Archive
Space
Signals from the Stars (Jul, 1952)

Things have come a very, very long way since then. Check out the Atacama Large Millimeter Array (ALMA), currently being built in Chile. When it’s complete it will have 66 separate dishes, each over 12 meters in diameter and be powered by one of the worlds fastest supercomputers.

Signals from the Stars

EVER since it was first indicated that the static present in the output of radio receivers was due in part to physical disturbances on the sun a new field of research has attracted popular scientific interest. It is radio astronomy, whose equipment and observers listen not to man made responses, but instead to continuous “static” from the stars. That cosmic radio noise exists was realized as far back as 1931. Early records proved it to be most intense when receivers probed toward the Milky Way, or lengthwise through our enormous watch-shaped galaxy.

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Star Gazers in the Sky (Oct, 1956)

Star Gazers in the Sky

By G. Harry Stine

Vikng-Aerobee Operations Engineer White Sands Proving Ground

SOONER or later the question arises: what are we going to do when we finally get our rockets into outer space? Among the people who have answers ready are the astronomers. If you have ever built any of the telescopes featured in this magazine and then used them to look at the moon and the planets, you realize why. Through an earthbound telescope, the images swim, ripple and blur. No matter how good an observing spot you have chosen, you are always peering out through the Earth’s murky, turbulent atmosphere which distorts what you see and which also distorts the things scientific instruments such as the spectroscope see.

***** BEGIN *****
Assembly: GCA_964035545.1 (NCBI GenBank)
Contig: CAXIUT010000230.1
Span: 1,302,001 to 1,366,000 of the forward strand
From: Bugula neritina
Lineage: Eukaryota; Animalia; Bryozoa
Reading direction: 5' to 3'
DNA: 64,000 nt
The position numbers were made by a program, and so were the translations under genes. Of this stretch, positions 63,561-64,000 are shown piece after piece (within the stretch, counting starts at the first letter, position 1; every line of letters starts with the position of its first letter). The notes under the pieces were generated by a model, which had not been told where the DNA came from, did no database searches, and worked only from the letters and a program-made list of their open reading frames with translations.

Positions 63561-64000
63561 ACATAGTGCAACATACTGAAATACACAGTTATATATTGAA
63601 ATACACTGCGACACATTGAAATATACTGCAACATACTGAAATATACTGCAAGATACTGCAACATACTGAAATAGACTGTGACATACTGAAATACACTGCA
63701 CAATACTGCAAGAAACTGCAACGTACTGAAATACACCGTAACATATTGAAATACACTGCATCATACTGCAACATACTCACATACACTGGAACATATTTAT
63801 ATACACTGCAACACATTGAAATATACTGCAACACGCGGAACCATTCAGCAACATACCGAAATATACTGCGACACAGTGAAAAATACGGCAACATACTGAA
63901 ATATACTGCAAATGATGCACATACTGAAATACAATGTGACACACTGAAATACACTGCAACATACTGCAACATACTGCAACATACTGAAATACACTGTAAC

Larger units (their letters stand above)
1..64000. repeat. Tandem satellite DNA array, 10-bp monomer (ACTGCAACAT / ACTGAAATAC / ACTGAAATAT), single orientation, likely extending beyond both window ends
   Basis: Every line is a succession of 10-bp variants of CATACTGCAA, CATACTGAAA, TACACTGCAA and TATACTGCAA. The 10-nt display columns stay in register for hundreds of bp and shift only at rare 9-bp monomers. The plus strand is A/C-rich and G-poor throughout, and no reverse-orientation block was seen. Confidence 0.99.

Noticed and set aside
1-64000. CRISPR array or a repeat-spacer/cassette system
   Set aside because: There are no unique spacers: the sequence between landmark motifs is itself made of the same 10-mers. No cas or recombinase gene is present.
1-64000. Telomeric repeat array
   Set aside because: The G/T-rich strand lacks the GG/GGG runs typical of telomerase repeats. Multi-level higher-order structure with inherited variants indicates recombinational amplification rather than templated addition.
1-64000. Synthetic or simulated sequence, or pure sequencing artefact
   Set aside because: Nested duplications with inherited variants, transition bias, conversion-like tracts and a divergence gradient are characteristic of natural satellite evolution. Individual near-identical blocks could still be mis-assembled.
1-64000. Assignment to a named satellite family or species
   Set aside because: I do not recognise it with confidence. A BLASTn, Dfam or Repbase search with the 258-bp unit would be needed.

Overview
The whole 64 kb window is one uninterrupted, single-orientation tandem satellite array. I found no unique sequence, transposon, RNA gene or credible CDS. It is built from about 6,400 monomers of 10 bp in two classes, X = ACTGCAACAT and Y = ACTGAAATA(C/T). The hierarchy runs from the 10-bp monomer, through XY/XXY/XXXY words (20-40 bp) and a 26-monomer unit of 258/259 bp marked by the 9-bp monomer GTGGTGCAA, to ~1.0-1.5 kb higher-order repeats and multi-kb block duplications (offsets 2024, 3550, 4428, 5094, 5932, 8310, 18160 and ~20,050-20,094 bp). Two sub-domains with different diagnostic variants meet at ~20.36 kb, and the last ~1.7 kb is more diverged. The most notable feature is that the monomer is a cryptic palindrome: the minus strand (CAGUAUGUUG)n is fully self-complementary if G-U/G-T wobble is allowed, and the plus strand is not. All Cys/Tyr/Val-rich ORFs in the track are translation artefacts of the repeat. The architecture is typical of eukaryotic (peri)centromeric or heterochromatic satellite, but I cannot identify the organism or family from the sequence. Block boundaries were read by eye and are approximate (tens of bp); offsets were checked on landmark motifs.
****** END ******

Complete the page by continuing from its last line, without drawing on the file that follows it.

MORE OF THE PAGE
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Mars Refuses to Answer Radio Messages (May, 1929)

“Doctor” Hugh Mansfield Robinson was an LLD or Dr of Law in England.  The rest of the story may be found here.

Mars Refuses to Answer Radio Messages

DESPITE numerous efforts to communicate with them, the inhabitants of the planet Mars have thus far been consistent in their refusal to have anything to do with the earth-folks at the other end of the telephone line. The latest evidence of the unsocial nature of the Martians came recently when Dr. H. Mansfield Robinson, shown in the picture at the left, attempted to send a message to a woman on Mars who, he reported, had been in communication with him. Although listeners all over the world were on the alert for her response, it failed to come through.

The instruments employed by Dr. Robinson were an ordinary wireless set and a device which he calls a psycho-telepathic motor-meter. Apparently the science of interplanetary communication is as yet a great deal short of perfection.